Feet of an immigrant on a sidewalk in Berlin, 1 September, 2015 (AP Photo/Markus Schreiber)

Feet of an immigrant on a sidewalk in Berlin, 1 September, 2015 (AP Photo/Markus Schreiber)

By Nelson Graves

The images stick in my mind, examples of the power of visuals, the changing nature of media and our fearsome responsibilities.

In one video, taken from the shooter’s viewpoint, a handgun is fired at startled TV journalists. In a photograph, a toddler in shorts and sandals lies face down on a beach, the sea lapping at his matted hair. He could be napping, but, no, he is dead.

The images shock. They have stirred controversy.

Do we need to see two TV journalists gunned down by a disgruntled former colleague in a snuff video? Are we showing respect to the drowned boy by broadcasting the photograph of his corpse around the world?

These are valid questions. In the past, when publishers and broadcasters controlled the dissemination of news visuals, such questions touched on media ethics.

We are the editors.

But with the Internet and digitization, the media has forever changed, and the genie cannot be put back in the bottle. Editors no longer control news. The agonizing that used to be the preserve of newsrooms is now a collective responsibility.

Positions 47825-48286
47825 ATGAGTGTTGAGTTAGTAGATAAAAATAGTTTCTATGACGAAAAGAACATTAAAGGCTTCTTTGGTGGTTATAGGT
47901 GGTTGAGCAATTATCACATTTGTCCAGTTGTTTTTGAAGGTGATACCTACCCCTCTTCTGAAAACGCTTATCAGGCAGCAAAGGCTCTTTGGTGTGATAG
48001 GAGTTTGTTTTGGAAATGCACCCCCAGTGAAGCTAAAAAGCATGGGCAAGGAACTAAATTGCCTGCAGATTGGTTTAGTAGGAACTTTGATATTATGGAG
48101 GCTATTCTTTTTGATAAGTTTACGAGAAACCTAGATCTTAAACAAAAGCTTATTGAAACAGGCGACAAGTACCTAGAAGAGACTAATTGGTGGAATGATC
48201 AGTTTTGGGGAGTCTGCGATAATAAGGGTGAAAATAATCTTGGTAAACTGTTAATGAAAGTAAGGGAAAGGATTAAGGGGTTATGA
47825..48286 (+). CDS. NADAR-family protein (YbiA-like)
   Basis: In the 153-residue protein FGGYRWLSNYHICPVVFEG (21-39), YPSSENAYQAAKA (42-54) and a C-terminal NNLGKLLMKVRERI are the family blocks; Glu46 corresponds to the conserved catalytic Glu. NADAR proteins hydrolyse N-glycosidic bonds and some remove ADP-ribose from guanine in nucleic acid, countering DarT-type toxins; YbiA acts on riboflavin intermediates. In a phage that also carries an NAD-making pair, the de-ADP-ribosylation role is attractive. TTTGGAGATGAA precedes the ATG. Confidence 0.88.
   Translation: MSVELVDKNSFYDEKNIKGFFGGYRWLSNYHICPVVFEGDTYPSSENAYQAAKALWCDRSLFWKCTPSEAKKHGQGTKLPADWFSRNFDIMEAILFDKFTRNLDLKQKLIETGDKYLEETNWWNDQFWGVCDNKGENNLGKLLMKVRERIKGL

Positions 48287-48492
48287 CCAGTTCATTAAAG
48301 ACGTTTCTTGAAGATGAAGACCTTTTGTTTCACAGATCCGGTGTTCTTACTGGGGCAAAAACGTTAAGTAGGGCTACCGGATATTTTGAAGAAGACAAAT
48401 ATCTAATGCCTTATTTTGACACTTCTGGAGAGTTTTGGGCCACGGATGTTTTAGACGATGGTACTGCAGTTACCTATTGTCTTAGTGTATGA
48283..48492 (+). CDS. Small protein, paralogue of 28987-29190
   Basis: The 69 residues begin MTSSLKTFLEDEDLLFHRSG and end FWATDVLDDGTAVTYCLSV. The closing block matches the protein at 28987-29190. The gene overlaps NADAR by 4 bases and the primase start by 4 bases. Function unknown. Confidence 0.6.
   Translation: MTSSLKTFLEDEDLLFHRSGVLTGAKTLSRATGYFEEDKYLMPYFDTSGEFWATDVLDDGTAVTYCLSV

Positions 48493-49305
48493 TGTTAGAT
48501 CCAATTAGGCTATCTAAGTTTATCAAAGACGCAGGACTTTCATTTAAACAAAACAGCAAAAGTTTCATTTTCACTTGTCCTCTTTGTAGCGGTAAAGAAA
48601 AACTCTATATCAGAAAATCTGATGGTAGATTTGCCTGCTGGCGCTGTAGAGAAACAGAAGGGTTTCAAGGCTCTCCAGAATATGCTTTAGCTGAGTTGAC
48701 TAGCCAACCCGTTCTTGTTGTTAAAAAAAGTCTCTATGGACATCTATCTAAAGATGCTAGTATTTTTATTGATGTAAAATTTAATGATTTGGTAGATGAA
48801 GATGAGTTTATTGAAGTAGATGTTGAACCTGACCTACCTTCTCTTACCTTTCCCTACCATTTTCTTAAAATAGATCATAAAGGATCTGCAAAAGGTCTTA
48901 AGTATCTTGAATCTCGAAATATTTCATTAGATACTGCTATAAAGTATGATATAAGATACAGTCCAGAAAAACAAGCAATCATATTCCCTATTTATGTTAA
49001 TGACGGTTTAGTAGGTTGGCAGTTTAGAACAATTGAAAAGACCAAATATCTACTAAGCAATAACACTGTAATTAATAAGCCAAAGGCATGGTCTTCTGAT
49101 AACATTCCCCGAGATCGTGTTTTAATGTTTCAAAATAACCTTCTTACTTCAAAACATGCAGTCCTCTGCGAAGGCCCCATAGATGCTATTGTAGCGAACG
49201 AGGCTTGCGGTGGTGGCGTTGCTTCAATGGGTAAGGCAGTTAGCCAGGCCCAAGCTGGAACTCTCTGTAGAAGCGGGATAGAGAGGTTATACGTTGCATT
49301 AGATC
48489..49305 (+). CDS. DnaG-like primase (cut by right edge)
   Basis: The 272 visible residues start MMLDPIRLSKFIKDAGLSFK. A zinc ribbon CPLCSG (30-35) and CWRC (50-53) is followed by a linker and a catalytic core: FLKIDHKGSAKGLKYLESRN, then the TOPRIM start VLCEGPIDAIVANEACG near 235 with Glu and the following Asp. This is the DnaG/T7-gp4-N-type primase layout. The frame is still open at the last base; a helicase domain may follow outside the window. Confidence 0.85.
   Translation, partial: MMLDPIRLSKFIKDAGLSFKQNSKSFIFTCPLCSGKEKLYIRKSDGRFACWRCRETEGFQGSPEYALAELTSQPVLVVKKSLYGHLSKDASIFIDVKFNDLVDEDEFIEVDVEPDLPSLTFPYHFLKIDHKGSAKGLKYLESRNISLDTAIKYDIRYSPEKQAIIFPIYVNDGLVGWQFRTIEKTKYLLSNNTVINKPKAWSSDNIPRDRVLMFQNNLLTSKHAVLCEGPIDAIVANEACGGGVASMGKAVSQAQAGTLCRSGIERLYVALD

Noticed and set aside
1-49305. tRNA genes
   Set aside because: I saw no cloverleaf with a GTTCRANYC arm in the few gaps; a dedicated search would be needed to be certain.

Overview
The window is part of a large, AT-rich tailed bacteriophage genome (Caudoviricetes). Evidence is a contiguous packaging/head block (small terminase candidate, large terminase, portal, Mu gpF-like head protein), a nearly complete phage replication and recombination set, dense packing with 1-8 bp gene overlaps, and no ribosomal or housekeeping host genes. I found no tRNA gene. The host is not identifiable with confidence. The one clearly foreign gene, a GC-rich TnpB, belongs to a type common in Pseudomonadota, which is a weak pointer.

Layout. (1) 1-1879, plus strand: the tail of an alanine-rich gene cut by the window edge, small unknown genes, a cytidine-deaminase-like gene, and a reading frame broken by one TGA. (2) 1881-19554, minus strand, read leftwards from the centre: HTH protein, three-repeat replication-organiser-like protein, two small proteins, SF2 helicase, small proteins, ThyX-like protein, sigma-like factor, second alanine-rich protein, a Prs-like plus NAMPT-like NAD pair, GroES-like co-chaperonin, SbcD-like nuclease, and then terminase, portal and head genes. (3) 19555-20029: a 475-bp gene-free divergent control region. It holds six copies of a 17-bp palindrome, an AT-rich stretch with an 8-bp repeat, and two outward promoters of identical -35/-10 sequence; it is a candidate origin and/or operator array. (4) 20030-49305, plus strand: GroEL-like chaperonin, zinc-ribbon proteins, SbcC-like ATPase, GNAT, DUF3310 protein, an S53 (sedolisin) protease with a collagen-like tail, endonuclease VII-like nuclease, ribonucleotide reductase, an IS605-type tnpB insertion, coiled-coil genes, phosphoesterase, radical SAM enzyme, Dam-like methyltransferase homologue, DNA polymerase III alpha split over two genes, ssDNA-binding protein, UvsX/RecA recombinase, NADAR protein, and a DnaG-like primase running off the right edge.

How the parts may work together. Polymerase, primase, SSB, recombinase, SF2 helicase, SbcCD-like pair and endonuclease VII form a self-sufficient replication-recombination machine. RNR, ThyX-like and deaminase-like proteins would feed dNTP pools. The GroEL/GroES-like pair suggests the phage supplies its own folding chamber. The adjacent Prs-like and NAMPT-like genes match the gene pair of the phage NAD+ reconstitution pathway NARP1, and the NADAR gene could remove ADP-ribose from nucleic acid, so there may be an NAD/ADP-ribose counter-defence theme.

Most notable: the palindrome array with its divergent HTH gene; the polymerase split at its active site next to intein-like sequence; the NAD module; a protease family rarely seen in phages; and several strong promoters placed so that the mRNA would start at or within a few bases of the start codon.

It’s debatable whether the new trustees of content — social media and the Internet — are able to draw clear ethical guidelines. Social media is really a reflection of its users. We are the editors.

What is undeniable is that the video of the Virginia shootings and of the drowned Syrian boy — 3-year-old Aylan Kurdi — are gruesome snapshots illustrating large, ongoing stories of great import — guns in America and refugees in Europe.

When the debate over the ethical implications of the images quiets down, we’ll be left with the underlying reality of death in America by gunshot, in Syria by armed violence and in the Mediterranean and Europe by drowning and asphyxiation.

Whether or not we broadcast images of the victims, and however they are manipulated for political purposes, these issues need to be addressed.

That, too, is our collective responsibility. And one that News-Decoder takes seriously as it charts a course towards helping a new generation of world leaders come to grips with its global opportunities — and responsibilities.

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WorldAmericasImages, and our collective responsibility